·   This syllabus and all materials presented in lectures are copyrighted by Dr. Mark A. Lawrence.  No materials may be directly or indirectly published, posted to internet or intranet distribution channels, or rewritten for publication or distribution in any medium.  Neither these materials nor any portion thereof may be stored in a computer except for personal and non-commercial use.
·   This course does not require a textbook.  However, students who would like to read a basic narrative of U.S. foreign relations may wish to consult Walter LaFeber, The American Age (2d ed., 1994).  Students who wish to read a basic narrative of American history more generally may wish to consult Davidson, et al., Nation of Nations (any edition).
·   Students must be fully aware of university rules regarding academic dishonesty.  The instructor assumes full compliance throughout the semester and will rigorously enforce all university procedures in cases of violations.


Schedule of Topics and Assignments


August 27:  Introduction

Part I:  Securing the Republic

September 1:  Ideology and Interests
READING:  Schiff, introduction and chapter 1
September 3:  Colonial America and the European Powers
READING:  Schiff, chapters 2-4

September 8:  Rebellion and the Problem of Allies
READING:  Schiff, chapters 5-6
September 10:  The French Alliance and the Treaty of Paris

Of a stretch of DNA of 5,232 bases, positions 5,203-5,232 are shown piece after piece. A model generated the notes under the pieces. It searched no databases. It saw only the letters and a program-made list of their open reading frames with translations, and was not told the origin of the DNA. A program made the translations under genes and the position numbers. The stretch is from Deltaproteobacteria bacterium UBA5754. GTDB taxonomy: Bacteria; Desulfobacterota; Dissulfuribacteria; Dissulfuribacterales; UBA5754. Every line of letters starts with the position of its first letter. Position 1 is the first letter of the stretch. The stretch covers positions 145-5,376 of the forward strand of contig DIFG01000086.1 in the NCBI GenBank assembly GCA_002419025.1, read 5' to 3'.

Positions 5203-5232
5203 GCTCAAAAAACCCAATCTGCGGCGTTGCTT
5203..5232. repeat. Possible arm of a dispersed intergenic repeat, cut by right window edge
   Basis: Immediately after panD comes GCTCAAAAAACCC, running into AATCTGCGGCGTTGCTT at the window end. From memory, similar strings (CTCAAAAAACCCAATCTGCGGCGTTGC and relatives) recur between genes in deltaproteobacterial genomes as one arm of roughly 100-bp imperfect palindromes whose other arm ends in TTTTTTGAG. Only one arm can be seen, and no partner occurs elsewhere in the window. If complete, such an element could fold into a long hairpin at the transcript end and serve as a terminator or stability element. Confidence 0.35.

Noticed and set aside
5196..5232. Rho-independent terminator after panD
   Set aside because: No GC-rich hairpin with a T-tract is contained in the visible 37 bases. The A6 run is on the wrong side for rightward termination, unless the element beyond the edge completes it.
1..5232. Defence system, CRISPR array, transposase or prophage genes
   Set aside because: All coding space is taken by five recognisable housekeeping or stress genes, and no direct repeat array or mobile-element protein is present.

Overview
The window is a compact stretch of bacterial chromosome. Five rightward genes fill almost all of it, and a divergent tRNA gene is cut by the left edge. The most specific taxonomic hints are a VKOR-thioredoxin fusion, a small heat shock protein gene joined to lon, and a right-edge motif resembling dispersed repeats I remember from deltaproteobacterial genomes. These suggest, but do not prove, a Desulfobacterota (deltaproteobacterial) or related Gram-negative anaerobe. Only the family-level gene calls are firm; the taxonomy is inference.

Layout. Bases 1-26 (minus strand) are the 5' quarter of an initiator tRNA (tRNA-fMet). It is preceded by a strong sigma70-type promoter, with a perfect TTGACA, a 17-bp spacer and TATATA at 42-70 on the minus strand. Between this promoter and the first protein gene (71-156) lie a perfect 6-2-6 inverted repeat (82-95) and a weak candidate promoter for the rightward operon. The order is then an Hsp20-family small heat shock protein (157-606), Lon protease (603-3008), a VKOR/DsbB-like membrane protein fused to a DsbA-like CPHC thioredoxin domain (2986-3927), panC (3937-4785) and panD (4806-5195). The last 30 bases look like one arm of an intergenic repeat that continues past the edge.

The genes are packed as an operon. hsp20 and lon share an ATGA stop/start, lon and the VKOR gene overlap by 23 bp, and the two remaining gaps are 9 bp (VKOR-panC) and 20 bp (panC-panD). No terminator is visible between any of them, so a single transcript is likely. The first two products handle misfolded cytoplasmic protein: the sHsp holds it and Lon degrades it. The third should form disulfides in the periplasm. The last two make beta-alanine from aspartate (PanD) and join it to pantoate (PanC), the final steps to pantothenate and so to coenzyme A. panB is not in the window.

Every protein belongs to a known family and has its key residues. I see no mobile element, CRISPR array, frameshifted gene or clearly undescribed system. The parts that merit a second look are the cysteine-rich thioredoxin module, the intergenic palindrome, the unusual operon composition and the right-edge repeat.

READING:  Schiff, chapters 7-8

September 15:  Institutions and Foreign Policymaking:  The Articles of Confederation
READING:  Schiff, chapters 9-10
September 17:  Institutions and Foreign Policy:  The Constitution
READING:  Schiff, chapter 11-epilogue

September 22:  The Federalist Era
READING:  Nugent, foreword and chapter 1
September 24:  Jefferson and Madison
READING:  Nugent, chapter 2

September 29:  A Second War for Independence?
READING:  Nugent, chapter 3
October 1:  The Monroe Doctrine
READING:  Nugent, chapter 4

Part II:  The Era of Territorial Expansion

October 6:  Empire-Making and the “Indian Problem”
READING:  Foos, introduction and chapters 1-2
October 8:  Empire-Making and the Problem of Slavery
READING:  Foos, chapters 3-4

October 13:  The Texas Revolution
READING:  Nugent, chapter 5; Foos, chapter 5
October 15:  The Mexican War
READING:  Nugent, chapters 6-7; Foos, chapter 6